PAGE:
The dream of a hot rod gone horribly awry! There are a few past names here — and the film is sometimes billed under director John Carpenter’s clout — but the 1958 Plymouth is the star here. You can still enjoy these creepy car deaths today, and the early eighties motifs and fifties sentimentalities add to the scary nostalgia.


Christmas Evil

1980 / d. Lewis Jackson
Uninspired, ridiculous, and blasé attempt at a holiday horror flick. This film is so painful to watch, it actually makes Christmas shopping, on Christmas Eve, fun by comparison. I’d rather have a vasectomy than rewatch this film.


Covenant, The

2006 / d. Renny Harlin
A woeful, unremarkable cast and silly reliance on special effects fights ruin what could have been a superior story about modern boys struggling with their ancient Salem witchy ways. I couldn’t tell which boy was which, and the hip metal music didn’t make me care much, either.


Crazies, The (2010)

2010 / d. Breck Eisner
It’s in vogue right now to slam remakes, since these days it seems as if nothing is off-limits from the grasp of the Hollywood redux machine. While I tend to agree with the spirit of the anti-remake argument, I’m also willing to acknowledge that there are times when a remake is valid, purposeful, and daresay, palatable: such is the case with Breck Eisner’s remake of THE CRAZIES. By remaining respectful to the original campy classic, Eisner was able to craft a worthwhile film from Romero’s stark tale of quarantine and government secrecy. Fine performances and new twists on old scenes make this highly recommended.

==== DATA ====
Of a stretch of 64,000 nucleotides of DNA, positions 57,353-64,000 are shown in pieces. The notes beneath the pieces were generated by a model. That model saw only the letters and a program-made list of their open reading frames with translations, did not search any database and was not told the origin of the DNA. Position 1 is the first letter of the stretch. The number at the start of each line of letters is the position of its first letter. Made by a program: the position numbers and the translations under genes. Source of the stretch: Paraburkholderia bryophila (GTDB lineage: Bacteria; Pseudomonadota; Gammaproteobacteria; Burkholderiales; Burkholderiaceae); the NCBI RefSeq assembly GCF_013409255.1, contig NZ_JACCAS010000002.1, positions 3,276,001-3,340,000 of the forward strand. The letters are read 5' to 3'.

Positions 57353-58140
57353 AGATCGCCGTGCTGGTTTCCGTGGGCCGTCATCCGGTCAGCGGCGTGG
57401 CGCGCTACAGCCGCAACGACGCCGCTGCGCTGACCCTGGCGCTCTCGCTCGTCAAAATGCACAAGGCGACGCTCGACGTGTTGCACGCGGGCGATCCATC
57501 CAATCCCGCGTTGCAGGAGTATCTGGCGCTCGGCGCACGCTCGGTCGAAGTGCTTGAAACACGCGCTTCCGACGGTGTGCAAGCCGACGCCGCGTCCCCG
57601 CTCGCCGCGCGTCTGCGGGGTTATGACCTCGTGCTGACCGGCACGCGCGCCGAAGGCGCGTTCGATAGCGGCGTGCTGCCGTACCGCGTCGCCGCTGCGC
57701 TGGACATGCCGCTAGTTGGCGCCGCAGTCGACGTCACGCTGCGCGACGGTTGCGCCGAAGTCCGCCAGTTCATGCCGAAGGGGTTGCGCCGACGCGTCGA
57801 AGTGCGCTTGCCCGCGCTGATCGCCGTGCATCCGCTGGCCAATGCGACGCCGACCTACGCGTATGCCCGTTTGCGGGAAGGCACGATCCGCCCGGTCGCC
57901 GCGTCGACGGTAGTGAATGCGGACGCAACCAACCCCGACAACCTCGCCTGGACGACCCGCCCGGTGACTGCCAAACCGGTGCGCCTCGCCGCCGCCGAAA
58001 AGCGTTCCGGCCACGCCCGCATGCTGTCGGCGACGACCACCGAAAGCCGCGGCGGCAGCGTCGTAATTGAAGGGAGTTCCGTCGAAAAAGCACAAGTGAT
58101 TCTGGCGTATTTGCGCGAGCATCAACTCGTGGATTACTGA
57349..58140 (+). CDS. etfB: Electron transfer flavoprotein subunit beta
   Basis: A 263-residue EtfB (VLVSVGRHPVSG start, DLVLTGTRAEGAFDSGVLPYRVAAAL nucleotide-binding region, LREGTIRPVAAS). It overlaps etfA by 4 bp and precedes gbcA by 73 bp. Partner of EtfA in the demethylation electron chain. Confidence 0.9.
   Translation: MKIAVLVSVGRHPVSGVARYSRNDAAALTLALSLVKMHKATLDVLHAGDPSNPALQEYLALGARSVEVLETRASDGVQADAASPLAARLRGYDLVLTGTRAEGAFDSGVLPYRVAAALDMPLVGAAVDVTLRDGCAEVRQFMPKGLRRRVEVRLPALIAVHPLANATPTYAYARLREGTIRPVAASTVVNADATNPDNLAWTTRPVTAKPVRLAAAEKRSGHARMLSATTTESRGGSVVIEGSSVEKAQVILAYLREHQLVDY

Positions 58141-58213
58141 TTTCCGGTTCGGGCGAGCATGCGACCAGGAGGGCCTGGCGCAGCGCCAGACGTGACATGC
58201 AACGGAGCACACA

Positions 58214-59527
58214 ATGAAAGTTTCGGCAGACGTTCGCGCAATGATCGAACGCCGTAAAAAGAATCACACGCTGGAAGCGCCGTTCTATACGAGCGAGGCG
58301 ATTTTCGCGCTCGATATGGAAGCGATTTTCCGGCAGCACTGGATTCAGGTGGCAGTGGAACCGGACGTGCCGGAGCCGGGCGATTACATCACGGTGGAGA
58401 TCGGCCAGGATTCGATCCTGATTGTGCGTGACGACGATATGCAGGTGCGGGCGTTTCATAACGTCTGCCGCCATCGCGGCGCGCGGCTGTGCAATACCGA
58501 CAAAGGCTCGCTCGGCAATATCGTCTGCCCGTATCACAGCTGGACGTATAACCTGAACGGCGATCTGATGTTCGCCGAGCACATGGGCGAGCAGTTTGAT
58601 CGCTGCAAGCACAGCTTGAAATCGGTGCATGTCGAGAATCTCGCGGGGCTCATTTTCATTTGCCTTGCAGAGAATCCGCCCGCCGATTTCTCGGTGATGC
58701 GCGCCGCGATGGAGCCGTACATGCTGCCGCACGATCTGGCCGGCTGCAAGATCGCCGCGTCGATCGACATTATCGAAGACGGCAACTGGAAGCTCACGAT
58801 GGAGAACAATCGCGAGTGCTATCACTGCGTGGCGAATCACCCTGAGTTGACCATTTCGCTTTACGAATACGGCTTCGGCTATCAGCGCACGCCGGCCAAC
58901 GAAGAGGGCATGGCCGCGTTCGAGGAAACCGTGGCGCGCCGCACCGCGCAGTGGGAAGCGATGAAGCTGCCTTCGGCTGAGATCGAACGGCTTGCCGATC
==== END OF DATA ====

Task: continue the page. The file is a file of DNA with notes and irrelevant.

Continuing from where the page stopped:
Creepshow 2

1987 / d. Michael Gornick
Gather round fright junkies, for the sinister minds of Stephen King and George A. Romero reunite in CREEPSHOW 2: a highly downplayed and often neglected sequel which, in this reviewer’s opinion, is every bit as worthy as its predecessor. It’s like a TALES FROM THE CRYPT triple-header… three 30 minute segments with each containing a set of characters more doomed than the last. There is nothing like a giant wooden Native American coming to life and hunting down hoodlums, or a strange floating membrane dissolving your skin as punishment for being an ignorant entitled teenager!  And even better: hitting and killing a hitchhiker on the side of the road only to have his undead corpse cling to your car and continuously thank you for the ride — must be a Canadian… We are also going to slap a Monster Movie Monday stamp of approval on this one, so include it in your next movie night line up!